If his own family members had suspicions about his deadly potential, they did not report them to authorities.

The majority of lone wolf attacks since 9/11 have been with firearms. Before the Oklahoma City bombing in 1995 by anti-government militant Timothy McVeigh, many lone wolf attacks involved explosives.

The government acted to make the components of explosives less accessible to the public after that bombing, Hamm said, but in the wake of mass shootings it has not tightened gun laws to reduce access to automatic weapons or ammunition.

It is difficult to know what event might trigger a lone wolf terrorist to act, Hamm said.

Of the 17 intelligence agencies operating in the United States, he said, all conclude that the major terrorism threat is the lone wolf.

That was confirmed by Phillip Kollath, an intelligence analyst with the Federal Bureau of Investigation’s Joint Terrorism Task Force, who was Hamm’s guest at Monday’s presentation.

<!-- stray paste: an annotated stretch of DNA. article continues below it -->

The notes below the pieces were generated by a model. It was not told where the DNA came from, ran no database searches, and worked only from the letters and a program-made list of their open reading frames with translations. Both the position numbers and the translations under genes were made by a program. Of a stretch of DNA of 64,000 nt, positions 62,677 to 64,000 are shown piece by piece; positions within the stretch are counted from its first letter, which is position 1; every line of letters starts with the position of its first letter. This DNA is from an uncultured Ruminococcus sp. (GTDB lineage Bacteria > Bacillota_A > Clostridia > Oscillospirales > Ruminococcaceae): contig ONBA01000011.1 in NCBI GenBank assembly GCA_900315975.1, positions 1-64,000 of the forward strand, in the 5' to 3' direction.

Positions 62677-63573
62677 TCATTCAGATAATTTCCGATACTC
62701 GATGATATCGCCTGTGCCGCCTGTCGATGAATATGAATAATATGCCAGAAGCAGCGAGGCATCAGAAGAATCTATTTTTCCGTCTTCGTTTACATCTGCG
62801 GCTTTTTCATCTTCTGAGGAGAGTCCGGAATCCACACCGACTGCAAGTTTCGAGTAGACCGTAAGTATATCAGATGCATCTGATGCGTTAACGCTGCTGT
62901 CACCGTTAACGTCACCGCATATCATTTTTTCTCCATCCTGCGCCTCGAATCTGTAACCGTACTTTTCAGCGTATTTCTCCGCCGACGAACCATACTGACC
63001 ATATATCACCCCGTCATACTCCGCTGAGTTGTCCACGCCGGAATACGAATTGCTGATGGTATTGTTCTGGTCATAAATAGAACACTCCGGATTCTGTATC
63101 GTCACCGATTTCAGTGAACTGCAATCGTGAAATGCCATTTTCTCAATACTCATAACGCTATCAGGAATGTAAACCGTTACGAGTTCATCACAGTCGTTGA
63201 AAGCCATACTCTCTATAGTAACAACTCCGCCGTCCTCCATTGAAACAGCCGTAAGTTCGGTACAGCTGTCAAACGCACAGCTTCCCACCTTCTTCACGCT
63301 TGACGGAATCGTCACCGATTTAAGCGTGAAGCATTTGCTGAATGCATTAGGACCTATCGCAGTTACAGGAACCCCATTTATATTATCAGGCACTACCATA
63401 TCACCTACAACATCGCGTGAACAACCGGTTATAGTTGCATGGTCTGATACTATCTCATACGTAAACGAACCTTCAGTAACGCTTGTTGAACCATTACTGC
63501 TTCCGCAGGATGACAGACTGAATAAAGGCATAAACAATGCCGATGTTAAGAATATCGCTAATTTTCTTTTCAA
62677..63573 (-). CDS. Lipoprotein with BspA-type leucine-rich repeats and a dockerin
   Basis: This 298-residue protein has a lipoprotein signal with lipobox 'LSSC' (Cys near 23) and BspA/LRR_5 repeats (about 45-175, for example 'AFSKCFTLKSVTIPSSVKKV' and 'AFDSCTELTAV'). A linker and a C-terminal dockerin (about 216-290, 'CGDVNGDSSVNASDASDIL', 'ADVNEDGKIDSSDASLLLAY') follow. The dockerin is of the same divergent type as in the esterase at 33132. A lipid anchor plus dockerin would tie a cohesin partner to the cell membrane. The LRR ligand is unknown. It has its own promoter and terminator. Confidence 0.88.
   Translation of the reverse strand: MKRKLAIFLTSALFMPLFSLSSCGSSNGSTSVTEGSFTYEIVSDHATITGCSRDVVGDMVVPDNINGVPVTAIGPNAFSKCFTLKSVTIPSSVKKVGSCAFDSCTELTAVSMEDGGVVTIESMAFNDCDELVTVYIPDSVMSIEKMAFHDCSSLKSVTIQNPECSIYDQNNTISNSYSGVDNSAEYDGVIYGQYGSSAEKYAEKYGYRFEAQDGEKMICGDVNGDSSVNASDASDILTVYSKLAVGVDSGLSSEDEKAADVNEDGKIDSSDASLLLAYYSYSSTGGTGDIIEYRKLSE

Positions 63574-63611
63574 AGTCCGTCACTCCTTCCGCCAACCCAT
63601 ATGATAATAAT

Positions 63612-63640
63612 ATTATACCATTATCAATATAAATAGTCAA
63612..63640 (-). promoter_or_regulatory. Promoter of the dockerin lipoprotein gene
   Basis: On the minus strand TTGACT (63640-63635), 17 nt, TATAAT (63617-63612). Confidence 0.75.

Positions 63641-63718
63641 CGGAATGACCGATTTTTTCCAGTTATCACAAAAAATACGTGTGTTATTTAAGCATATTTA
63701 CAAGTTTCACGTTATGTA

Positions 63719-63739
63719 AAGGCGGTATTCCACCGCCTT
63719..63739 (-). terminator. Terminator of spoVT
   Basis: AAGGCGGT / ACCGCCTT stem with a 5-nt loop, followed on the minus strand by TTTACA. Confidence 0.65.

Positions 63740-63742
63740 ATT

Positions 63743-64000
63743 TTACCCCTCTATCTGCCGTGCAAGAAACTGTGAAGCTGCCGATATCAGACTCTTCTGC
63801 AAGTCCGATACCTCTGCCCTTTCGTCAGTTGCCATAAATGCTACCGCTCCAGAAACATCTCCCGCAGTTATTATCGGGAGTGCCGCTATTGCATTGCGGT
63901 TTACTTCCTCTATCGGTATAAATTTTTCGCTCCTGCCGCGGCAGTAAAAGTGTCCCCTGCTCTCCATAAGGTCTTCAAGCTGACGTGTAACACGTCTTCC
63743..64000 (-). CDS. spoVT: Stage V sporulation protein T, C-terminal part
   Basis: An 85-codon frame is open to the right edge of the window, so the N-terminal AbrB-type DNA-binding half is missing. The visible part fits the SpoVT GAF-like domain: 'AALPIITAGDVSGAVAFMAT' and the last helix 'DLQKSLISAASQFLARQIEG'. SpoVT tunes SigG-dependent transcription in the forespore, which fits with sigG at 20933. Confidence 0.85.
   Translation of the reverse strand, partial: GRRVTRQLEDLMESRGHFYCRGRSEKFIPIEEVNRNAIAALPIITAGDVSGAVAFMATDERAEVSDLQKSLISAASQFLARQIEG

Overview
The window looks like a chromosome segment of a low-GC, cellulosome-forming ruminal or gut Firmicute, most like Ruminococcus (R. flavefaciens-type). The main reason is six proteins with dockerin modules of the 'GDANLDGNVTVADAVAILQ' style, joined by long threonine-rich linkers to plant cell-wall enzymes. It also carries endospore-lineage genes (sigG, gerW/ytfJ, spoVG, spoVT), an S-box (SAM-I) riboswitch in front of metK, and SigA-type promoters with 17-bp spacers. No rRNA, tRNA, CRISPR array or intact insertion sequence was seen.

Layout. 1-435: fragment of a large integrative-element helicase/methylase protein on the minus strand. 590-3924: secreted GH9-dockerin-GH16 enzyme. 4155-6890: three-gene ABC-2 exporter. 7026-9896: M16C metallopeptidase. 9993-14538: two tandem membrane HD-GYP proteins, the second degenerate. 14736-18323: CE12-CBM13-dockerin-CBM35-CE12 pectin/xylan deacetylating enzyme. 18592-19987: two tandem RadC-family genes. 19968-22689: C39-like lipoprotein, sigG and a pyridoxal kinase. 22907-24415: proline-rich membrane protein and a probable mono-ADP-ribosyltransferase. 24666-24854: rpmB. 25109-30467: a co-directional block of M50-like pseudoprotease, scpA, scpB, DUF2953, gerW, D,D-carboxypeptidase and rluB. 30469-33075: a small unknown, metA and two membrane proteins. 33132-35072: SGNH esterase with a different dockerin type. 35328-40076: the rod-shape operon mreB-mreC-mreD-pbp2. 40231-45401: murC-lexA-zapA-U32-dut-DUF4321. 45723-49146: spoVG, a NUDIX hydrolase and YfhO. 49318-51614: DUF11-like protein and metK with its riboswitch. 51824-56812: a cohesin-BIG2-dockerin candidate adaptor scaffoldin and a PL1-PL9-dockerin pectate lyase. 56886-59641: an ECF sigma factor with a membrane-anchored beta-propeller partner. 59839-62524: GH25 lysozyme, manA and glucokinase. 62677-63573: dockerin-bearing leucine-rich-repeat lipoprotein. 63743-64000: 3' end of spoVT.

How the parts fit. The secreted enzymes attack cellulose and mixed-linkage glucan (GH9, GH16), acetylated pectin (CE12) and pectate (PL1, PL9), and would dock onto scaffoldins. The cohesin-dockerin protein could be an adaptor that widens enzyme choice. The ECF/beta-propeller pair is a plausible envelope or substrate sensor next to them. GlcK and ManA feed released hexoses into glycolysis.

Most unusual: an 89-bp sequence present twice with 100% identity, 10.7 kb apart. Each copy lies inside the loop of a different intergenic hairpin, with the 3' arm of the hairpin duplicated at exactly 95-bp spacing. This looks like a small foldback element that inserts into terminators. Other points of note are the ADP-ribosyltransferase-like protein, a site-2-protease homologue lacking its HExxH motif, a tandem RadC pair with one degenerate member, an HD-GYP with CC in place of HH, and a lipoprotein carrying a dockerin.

From a federal perspective, Kollath said, it is a “very fine line” between activism and extremism, according to federal law.

Domestic terrorism is also not currently a crime. Actions taken during a terrorist act – assassination, vandalism, assault, bombing, threats – are violations of state or federal law, he said.

There is an effort, however, to change laws to define and identify domestic terrorism as a crime.

Kollath agreed with Hamm in that someone besides the lone wolf usually knows that something is about to happen before it does. In a study of 119 lone wolf terrorists, 83 percent of the time, someone else knew, and 64 percent of the time it was families and friends who could have tipped off authorities.

Kollath said it is important for citizens to report their suspicions to the authorities, even if done anonymously.

“It’s the only way we get ahead of when someone is crossing the line,” he said.

Lisa Trigg can be reached at 812-231-4254 or at lisa.trigg@tribstar.com. Follow her on Twitter at TribStarLisa.

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Lisa Trigg has been a reporter at the Tribune-Star since 2009. With more than 30 years of newspaper experience, she now covers general news with a focus on crime and courts.